private variables vs reduction in OMP

Peter Hristov Source

I am trying to understand how OMP treats different for loop declarations. I have:

int main()
{
   int i, A[10000]={...};
   double ave = 0.0;
   #pragma omp parallel for reduction(+:ave)
   for(i=0;i<10000;i++){
       ave += A[i];
   }

   ave /= 10000;

   printf("Average value = %0.4f\n",ave);
   return 0;
}

where {...} are the numbers form 1 to 10000. This code prints the correct value. If instead of #pragma omp parallel for reduction(+:ave) I use #pragma omp parallel for private(ave) the result of the printf is 0.0000. I think I understand what reduction(oper:list) does, but was wondering if it can be substituted for private and how.

copenmppragma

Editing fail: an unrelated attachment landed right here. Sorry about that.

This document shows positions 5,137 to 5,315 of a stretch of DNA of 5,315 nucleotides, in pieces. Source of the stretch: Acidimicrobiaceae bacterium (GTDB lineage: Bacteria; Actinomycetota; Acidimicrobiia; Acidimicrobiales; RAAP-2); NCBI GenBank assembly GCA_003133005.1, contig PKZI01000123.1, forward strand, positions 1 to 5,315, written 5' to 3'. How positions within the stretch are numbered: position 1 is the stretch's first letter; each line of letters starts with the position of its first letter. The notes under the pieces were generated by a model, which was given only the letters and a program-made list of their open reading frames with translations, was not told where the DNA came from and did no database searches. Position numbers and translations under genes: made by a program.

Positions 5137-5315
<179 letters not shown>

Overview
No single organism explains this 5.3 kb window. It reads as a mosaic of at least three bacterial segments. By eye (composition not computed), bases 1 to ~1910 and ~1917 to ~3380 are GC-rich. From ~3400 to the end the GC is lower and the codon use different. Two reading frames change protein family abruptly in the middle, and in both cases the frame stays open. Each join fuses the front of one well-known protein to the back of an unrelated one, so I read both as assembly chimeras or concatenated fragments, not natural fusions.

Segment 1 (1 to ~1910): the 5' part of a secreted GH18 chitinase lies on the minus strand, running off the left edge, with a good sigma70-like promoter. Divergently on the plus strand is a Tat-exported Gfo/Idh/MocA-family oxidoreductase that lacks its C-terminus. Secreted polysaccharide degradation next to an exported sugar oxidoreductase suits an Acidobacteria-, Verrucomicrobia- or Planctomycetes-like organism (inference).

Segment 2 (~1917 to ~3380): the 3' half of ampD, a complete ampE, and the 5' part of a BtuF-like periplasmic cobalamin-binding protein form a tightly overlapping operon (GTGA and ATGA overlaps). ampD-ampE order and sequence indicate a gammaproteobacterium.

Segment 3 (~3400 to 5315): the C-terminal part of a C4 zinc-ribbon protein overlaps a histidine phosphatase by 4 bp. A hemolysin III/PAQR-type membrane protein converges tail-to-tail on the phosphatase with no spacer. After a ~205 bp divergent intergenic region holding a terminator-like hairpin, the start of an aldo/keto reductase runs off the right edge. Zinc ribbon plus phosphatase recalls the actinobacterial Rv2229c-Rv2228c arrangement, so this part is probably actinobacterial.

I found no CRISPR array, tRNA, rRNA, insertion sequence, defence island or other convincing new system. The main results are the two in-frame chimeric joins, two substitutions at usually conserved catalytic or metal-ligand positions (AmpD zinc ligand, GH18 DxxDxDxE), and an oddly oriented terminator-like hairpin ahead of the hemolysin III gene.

Answers

answered 3 months ago Gilles #1

So yes, you can do reductions without the reduction clause. But that has a few downsides that you have to understand:

  1. You have to do things by hand, which is more error-prone:
    • declare local variables to store local accumulations;
    • initialize them correctly;
    • accumulate into them;
    • do the final reduction in the initial variable using a critical construct.
  2. This is harder to understand and maintain
  3. This is potentially less effective...

Anyway, here is an example of that using your code:

int main() {
   int i, A[10000]={...};
   double ave = 0.0;
   double localAve;

   #pragma omp parallel private( i, localAve )
   {
       localAve = 0;
       #pragma omp for
       for( i = 0; i < 10000; i++ ) {
           localAve += A[i];
       }
       #pragma omp critical
       ave += localAve;
   }

   ave /= 10000;

   printf("Average value = %0.4f\n",ave);
   return 0;
}

This is a classical method for doing reductions by hand, but notice that the variable that would have been declared reduction isn't declared private here. What becomes private is a local substitute of this variable while the global one must remain shared.

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